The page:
“Ideas are worth spreading [but maybe not criticizing].”
Ted Talks videos currently enjoy massive popularity on the internet. Well-known figures and celebrities have appeared on TedTalks, like Bill Clinton, Bill Gates, Sarah Silverman, and even Bono, among others. TED, which stands for Technology, Entertainment, and Design, provides 18-minute informative and engaging talks. Ideas are worth spreading, according to TED’s slogan. However, a YouTuber says that TED doesn’t spread ideas; rather, it silences them.
Kelli Jean Drinkwater recently gave a controversial talk titled Enough with the Fear of Fat. She confronted the audience with perception of bigger bodies by “bringing them into spaces that were once off limits,” confronting body politics. The talk received its fair share of criticism. According to TorrentFreak, however, a YouTuber from Australia, Bearing, received a DMCA takedown notice after posting his critique on YouTube. He told TorrentFreak,
“If you visit [TED’s] website’s ‘about’ page, you will learn that TED is a ‘nonprofit devoted to spreading ideas’, their mission is ‘to spread ideas’, and their agenda is to ‘make great ideas accessible and spark conversation.’
So when I saw Kelli’s video, I had a few of my own ideas and decided to spark a conversation, you know, in that true TED spirit. Needless to say, I was a little bit baffled when TED sent me a DMCA takedown notice a few hours after my video was uploaded. Yup, apparently some ideas are worth silencing.”
Bearing currently has over 254,000 subscribers. The YouTuber posts videos criticizing feminism. Bearing’s latest video is titled, Feminism brainwashing ‘queer kids’ with misinformation. According to the YouTuber, TED filed a DMCA takedown notice, so YouTube decided to take his critique down.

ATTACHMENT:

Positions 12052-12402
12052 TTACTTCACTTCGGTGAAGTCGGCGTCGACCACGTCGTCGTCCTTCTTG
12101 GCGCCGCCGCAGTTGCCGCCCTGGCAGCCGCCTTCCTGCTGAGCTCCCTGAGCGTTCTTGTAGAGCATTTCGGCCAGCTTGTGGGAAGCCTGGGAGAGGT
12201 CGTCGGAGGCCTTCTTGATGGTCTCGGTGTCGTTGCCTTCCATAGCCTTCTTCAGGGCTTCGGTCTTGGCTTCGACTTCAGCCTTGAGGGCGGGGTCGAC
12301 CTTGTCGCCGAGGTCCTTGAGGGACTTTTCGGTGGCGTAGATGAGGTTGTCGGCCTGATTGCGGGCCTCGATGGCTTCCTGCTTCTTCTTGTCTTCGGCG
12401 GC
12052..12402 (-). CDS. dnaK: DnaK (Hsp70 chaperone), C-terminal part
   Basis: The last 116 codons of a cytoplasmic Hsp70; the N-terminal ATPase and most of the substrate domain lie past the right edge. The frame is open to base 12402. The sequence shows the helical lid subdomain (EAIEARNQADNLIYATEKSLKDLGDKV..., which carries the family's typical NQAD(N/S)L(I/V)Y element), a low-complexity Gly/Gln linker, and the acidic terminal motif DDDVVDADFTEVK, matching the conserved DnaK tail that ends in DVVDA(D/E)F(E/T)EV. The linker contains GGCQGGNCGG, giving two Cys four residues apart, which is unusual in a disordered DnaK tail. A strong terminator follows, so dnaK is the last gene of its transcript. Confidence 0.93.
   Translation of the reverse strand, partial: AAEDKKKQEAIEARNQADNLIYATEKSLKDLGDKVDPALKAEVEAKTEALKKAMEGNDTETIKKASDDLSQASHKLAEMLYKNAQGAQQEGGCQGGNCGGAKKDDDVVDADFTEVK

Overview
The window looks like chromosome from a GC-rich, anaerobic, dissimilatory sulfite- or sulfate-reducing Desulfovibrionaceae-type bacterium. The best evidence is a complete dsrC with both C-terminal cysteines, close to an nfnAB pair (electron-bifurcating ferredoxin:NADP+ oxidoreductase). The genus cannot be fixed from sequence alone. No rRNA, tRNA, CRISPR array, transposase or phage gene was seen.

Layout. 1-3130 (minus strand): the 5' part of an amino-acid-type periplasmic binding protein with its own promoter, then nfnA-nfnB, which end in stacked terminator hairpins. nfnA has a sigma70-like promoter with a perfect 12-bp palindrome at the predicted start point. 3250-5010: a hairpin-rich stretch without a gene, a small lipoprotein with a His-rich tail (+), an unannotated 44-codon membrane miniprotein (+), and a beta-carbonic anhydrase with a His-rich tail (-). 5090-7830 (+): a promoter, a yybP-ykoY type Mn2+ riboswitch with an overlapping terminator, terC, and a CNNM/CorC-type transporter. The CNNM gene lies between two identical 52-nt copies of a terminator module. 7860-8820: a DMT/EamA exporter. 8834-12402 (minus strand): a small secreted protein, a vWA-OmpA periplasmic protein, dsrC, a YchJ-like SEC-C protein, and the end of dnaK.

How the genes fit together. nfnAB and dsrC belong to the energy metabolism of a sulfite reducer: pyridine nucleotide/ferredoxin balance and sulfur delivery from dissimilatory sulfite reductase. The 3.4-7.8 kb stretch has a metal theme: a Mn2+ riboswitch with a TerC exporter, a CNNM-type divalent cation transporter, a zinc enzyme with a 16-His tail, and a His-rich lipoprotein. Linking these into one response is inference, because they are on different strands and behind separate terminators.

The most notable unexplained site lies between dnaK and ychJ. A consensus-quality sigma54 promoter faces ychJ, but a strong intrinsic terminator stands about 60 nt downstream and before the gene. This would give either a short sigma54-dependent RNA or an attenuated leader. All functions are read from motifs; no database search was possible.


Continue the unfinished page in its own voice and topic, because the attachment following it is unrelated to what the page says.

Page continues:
“My response video to Kelli was for the purpose of offering criticism and comment. I used three minutes and 54 seconds, around 29% of her total video. It made up around 20% of my video, which ran for 16.5 minutes.”
Bearing argues that he only took small portions of the video, thus, it should count under the fair use rule. To clarify, TorrentFreak explained the fair use rule.
“As a general rule, the smaller the part someone copies, the more likely it is that the use will be considered fair. Almost a third could be considered a lot but may also be needed if there’s a lot of criticism to squeeze in.”
The U.S. Copyrights Office gives content creators some advice.
“There are no legal rules permitting the use of a specific number of words, a certain number of musical notes, or percentage of a work. Whether a particular use qualifies as fair use depends on all the circumstances.”
Bearing believes that his video won’t harm Drinkwater nor TED’s video market, and hopes the video is back up soon. After the DMCA takedown notice, he posted another video, TED – Ideas Worth Silencing. The description reads,
“All about TED trying to silence an independent content creator for SPREADING IDEAS and STARTING A CONVERSATION.”
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Bearing accusation, however, may be greatly exaggerated. TED’s content policy is as follows.
“At TED, our goal is to spread ideas. We encourage the TED community, non-profit organizations, bloggers, news media and the like to share TED Talks through social media and to embed individual talks in contextually relevant ways on non-commercial websites using embed code on TED.com. Non-commercial usage of TED Talks should follow the terms of our specific Creative Commons license Attribution – NonCommercial – NonDerivative (BY-NC-ND).”
TED spoke with TorrentFreak, and explained,
“Regardless of content, if a Youtube video fails to follow these guidelines we request that it be removed.”
Furthermore, Bearing probably forgot to follow the CC license attribution rules, prompting the DMCA takedown notice. It’s unclear if Bearing will continue to pursue the case, however. Bearing told TF,
“Imagine being the independent content creator that TED tried to sue for spreading ideas and starting a conversation. [EXPLETIVE] LOL.”